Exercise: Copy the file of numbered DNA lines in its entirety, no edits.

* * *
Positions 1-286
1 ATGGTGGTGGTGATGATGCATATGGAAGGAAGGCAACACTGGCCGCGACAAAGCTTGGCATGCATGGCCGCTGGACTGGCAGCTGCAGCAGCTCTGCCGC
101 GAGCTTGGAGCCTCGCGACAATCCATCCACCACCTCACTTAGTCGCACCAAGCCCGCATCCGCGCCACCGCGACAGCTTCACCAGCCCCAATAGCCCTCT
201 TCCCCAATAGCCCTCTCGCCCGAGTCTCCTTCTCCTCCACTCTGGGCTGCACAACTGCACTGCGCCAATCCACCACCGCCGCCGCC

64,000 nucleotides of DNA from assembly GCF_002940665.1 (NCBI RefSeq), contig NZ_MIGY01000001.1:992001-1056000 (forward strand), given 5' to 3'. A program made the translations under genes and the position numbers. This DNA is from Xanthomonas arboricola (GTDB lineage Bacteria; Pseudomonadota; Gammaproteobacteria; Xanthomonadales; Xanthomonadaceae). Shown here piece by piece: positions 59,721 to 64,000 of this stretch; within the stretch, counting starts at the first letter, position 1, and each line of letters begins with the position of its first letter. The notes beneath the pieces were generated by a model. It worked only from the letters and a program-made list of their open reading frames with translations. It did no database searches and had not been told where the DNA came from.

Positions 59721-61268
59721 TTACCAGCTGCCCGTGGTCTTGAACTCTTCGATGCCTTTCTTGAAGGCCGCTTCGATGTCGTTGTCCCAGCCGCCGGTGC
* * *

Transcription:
Positions 1-286
1 ATGGTGGTGGTGATGATGCATATGGAAGGAAGGCAACACTGGCCGCGACAAAGCTTGGCATGCATGGCCGCTGGACTGGCAGCTGCAGCAGCTCTGCCGC
101 GAGCTTGGAGCCTCGCGACAATCCATCCACCACCTCACTTAGTCGCACCAAGCCCGCATCCGCGCCACCGCGACAGCTTCACCAGCCCCAATAGCCCTCT
201 TCCCCAATAGCCCTCTCGCCCGAGTCTCCTTCTCCTCCACTCTGGGCTGCACAACTGCACTGCGCCAATCCACCACCGCCGCCGCC

64,000 nucleotides of DNA from assembly GCF_002940665.1 (NCBI RefSeq), contig NZ_MIGY01000001.1:992001-1056000 (forward strand), given 5' to 3'. A program made the translations under genes and the position numbers. This DNA is from Xanthomonas arboricola (GTDB lineage Bacteria; Pseudomonadota; Gammaproteobacteria; Xanthomonadales; Xanthomonadaceae). Shown here piece by piece: positions 59,721 to 64,000 of this stretch; within the stretch, counting starts at the first letter, position 1, and each line of letters begins with the position of its first letter. The notes beneath the pieces were generated by a model. It worked only from the letters and a program-made list of their open reading frames with translations. It did no database searches and had not been told where the DNA came from.

Positions 59721-61268
59721 TTACCAGCTGCCCGTGGTCTTGAACTCTTCGATGCCTTTCTTGAAGGCCGCTTCGATGTCGTTGTCCCAGCCGCCGGTGC